Hops are of course related to Cannabis and it's therefore hardly surprising that they're psychoactive.  They're also related to stinging nettles, which are quite similar to Cannabis in appearance and uses.  Stinging nettles are a useful source of fibre for textiles, just as hemp is for canvas, hence the name.  Anyway, back to hops.  Cultivated hops are generally bred for bitterness so that they are more efficient in flavouring beer.  In the past, other herbs were used for that purpose, such as rosebay willowherb, Epilobium angustifolium, which as you can see from this image is clearly related to fuchsia (which I used to eat by the way):

By kallerna - Own work, CC BY-SA 3.0, https://commons.wikimedia.org/w/index.php?curid=7339651

Breeding anything to enhance one feature tends to do so at the expense of others, so hops bred for bitterness are good liver tonics, being bitter, but not necessarily as good for their other purposes.  This generally means that 

Until today, I have never used hops medicinally as a herbalist.  At first sight, they seem to be pretty groovy in various ways.  They're bitters, phytoestrogenic, sedative and help sleep and anxiety, so on the face of it they sound pretty good, but there's a fairly big caveat among all this.  They are contraindicated in depression because they make it worse, supposedly, and in overdose they have a paradoxical effect, like many other drugs, of causing the very symptoms they relieve in therapeutic doses.  Since insomnia is often connected to anxiety and depression, and since there is probably a strong link between the brain chemistry of anxiety and that of depression, that effectively means that for the most part, hops are prima facie pretty useless in those respects.  This is what I mean by a vanishing point herb.  The herb is supposedly useful for the very conditions which people with problems for which it's contraindicated tend to have as well as those conditions, so it's neither use nor ornament.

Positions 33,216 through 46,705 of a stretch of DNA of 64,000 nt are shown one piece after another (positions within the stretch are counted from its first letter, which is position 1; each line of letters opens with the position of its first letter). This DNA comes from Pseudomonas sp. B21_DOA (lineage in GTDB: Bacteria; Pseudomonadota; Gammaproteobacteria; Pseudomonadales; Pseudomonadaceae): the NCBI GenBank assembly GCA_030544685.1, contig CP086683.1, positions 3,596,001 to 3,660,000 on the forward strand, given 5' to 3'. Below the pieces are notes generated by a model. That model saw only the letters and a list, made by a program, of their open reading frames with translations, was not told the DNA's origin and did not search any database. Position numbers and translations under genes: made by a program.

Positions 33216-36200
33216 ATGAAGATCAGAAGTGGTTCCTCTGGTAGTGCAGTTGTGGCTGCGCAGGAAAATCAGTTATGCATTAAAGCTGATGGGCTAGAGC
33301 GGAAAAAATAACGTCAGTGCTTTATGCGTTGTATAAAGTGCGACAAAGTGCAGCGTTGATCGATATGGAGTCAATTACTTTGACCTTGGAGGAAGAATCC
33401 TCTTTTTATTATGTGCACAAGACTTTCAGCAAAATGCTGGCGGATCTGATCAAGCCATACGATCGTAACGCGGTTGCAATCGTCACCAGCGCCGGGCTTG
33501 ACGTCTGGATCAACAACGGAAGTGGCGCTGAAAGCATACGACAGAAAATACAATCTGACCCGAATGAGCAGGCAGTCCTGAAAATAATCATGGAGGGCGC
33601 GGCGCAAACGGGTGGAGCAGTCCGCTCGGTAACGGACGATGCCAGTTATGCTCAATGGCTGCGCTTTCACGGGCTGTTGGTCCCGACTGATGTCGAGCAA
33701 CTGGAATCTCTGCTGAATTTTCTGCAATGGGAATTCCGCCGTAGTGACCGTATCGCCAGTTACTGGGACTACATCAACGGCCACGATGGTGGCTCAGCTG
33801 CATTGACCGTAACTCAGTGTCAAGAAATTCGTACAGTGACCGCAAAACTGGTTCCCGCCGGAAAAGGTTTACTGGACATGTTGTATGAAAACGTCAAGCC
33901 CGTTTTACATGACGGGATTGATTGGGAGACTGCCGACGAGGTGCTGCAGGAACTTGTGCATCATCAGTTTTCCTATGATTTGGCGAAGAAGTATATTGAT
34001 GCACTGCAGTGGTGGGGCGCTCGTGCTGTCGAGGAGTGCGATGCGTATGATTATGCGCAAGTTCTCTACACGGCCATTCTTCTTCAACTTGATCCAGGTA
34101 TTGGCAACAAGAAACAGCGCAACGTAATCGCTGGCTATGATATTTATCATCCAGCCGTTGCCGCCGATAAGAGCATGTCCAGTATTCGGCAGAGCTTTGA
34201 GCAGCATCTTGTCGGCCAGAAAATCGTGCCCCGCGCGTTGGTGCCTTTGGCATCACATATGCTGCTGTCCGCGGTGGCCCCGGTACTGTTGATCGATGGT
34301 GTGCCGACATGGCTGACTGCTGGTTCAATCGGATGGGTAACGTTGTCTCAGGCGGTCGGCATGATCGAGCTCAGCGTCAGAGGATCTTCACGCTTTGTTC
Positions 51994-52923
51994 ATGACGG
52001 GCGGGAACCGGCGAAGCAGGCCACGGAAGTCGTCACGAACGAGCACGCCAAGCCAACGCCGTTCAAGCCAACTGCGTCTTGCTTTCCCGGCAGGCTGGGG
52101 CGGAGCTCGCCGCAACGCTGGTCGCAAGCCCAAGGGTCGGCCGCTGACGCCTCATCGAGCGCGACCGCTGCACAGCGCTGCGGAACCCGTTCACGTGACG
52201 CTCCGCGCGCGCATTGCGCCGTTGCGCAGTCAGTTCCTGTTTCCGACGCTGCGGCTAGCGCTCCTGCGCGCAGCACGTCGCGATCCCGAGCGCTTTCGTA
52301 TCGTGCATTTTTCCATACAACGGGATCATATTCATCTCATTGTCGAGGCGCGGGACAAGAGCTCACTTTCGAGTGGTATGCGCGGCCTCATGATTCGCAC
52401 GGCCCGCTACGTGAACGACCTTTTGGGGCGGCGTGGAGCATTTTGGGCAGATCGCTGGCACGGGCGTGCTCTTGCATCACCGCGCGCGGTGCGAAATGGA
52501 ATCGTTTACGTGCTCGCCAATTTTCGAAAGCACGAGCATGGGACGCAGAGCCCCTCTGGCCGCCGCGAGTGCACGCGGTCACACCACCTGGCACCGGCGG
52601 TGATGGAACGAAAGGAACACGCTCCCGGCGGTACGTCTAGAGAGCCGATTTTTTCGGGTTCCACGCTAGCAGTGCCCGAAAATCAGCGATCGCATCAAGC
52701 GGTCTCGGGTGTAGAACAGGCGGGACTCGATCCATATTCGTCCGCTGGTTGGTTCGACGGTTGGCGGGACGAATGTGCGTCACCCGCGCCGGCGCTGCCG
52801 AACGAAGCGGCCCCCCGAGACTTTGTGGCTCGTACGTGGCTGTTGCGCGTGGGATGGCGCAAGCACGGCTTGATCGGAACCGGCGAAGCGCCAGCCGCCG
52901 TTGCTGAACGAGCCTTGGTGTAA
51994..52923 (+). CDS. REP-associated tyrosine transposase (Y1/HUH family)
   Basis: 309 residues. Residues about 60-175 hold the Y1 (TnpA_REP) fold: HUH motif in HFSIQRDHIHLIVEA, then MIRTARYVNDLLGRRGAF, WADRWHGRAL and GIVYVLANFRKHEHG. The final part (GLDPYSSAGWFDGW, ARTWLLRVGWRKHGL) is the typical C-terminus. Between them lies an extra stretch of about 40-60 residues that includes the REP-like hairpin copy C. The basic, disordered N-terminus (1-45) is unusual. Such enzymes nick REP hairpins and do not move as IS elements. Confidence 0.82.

I am prone to depression and anxiety, so if I wanted to test hops in this respect, I would make a good subject provided I had sufficient perspective to recognise that my mood might be contributed to by the action of those herbs.  I have a hypothesis about hops I wanted to test.  I suspect that they are not across the board depressant, but have actions which are mistaken for depression, in two respects.